Three Ways to Get More for Your Business-Travel Dollars
Squeeze 6,000 travel professionals into a conference center and what you get--besides a big-league bar tab--is an accurate snapshot of their industry. The news that emerged from the Global Business Travel Association summit, held in Denver in August, was upbeat for airlines, hotels and anyone who owns their stock. Travel is up, and prices with it. That means small-business owners and their teams will need to spend even smarter in the coming months. Here are some ways to do it:
The 12 percent surge in hotel occupancy since last year is that sector's strongest rebound ever. New properties are in the pipeline, but most won't open until 2014, so demand will remain high. Smith Travel Network's Jan Freitag notes that with occupancies sitting at 70 percent, the average 50 percent figure for Sunday nights means that midweek (when most business travelers are on the go) "must be pretty rockin'."
Savings can be found by booking in advance as much as possible. You might not know who's going to next year's convention, so you can't buy a plane ticket, but you can reserve rooms and switch names later. And try to avoid New York City, which weighed in at nearly 80 percent occupancy and an average rate of $223 a night.
Airlines in the U.S. earned some $6 billion in ancillary fees in 2010, charging for everything from a first checked bag to trail mix to pillows. "They're here to stay," says US Airways CEO Doug Parker. What isn't, necessarily, is the selection of flights leaving your local airport. Airlines continue to trim schedules, eliminate unprofitable routes and downsize planes.
To avoid airline add-ons, it's imperative to attain elite status on your favored carrier. (In some cases, that's as easy as getting an affinity credit card.) For cheaper fares and a wider selection--or, in some cases, any selection at all--get accustomed to flying out of more distant airports on one or both ends of your journey, such as accessing Madison, Wis., via Milwaukee or Chicago. Since you're loading the car anyway, it may occasionally make sense to drive all the way to your final destination. At least you know your bags will travel free.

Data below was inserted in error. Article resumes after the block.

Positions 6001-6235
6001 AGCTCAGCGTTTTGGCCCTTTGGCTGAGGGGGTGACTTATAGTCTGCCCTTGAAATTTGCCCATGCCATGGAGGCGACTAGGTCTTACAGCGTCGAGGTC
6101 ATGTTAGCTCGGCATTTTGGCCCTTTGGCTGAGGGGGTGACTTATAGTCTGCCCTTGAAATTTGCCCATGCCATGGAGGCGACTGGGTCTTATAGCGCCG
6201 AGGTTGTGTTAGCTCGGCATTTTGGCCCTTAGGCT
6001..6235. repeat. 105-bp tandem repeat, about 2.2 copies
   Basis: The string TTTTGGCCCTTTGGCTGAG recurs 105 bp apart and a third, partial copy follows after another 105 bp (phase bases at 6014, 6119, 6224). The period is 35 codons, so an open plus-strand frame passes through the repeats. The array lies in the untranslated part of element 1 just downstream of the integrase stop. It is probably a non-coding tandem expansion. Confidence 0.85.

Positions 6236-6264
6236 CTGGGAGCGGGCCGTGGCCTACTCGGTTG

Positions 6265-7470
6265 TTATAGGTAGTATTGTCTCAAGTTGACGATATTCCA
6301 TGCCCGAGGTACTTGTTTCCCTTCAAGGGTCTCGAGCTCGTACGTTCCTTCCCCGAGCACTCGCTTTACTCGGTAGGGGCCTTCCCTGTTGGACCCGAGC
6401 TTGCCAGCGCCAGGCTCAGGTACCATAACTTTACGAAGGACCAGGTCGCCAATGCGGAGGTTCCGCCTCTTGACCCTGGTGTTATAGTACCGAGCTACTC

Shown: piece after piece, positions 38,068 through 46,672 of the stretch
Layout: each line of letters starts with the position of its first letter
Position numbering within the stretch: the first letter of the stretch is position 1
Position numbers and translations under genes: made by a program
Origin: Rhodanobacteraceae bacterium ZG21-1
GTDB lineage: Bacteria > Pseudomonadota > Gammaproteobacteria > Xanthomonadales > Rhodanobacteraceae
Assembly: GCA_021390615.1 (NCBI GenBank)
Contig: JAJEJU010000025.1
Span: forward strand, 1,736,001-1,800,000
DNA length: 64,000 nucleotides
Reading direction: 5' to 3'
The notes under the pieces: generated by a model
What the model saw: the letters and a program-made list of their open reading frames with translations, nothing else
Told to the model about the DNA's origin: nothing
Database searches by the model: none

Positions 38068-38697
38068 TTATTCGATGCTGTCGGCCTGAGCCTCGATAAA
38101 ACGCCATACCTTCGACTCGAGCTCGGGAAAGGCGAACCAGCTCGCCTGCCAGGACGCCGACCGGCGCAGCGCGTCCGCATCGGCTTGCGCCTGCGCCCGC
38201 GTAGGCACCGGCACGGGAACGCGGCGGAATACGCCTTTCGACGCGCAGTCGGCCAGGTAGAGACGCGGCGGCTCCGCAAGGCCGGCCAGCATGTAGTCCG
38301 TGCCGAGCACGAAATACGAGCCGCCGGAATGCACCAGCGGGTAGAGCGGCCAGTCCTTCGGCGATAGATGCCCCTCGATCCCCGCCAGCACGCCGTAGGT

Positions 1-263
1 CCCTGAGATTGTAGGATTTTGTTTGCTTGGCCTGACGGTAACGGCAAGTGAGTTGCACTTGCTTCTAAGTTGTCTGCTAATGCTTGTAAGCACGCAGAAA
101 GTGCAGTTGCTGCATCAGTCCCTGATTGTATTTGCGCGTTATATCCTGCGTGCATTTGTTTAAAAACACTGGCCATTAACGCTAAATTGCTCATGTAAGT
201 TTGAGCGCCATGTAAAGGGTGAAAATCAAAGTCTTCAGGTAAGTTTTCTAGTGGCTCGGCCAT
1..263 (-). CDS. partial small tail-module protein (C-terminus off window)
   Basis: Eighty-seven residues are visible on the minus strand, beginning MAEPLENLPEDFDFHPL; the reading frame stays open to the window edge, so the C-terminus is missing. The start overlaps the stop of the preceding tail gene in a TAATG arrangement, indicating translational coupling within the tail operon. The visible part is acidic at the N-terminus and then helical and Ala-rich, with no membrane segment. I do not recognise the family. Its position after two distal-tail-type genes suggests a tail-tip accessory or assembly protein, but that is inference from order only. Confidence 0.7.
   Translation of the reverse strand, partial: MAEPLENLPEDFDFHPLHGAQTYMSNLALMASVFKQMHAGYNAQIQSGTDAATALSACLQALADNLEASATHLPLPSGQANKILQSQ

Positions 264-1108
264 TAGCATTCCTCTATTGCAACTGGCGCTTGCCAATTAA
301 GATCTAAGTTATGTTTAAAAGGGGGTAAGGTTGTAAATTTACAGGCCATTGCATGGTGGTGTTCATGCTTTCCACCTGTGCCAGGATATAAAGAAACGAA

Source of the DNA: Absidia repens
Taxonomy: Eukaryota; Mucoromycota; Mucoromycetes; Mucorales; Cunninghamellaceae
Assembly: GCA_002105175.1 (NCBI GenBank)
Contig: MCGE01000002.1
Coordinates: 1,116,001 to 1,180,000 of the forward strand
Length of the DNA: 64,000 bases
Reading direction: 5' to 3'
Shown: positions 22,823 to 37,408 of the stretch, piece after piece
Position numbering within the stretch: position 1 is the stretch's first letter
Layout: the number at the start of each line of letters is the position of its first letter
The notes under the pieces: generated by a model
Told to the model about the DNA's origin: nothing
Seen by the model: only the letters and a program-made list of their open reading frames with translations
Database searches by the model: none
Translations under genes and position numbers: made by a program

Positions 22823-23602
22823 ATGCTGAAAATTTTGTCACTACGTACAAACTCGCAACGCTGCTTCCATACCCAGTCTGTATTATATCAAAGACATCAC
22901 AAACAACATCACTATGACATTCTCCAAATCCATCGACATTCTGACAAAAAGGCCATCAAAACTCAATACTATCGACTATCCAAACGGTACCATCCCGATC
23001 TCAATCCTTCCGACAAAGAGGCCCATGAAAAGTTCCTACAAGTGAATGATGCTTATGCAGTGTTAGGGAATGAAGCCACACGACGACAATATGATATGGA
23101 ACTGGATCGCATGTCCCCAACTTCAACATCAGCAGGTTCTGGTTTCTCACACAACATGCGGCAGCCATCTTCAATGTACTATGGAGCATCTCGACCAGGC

As auto sales rise, manufacturers aren't eager to sell to rental car companies at their usual discounted rates. Or they'll replace an order for small cars, a hot ticket now that gas prices are up, with harder-to-move SUVs. As a result, Hertz, Avis and the rest are holding on to their fleets longer than ever--up to 40,000 miles. And since older cars are more expensive to maintain, they're passing that cost to you.
The green light at the end of the tunnel is Enterprise, which bought National and Alamo in 2007 and has been integrating its customer service model. If one of their brands doesn't have a car in the category you selected, or if you're dissatisfied with the selection, employees are empowered to find options elsewhere in their fleet, the industry's largest, or to offer a pricier vehicle at the same price. That won't help your bottom line--but if you're going to pay $70 a day for a car, it might as well be a Lincoln.
The good news is that the health of the travel industry nearly always mimics that of the economy. So if the cost of travel is increasing, it could mean your business prospects are on the upswing, too.
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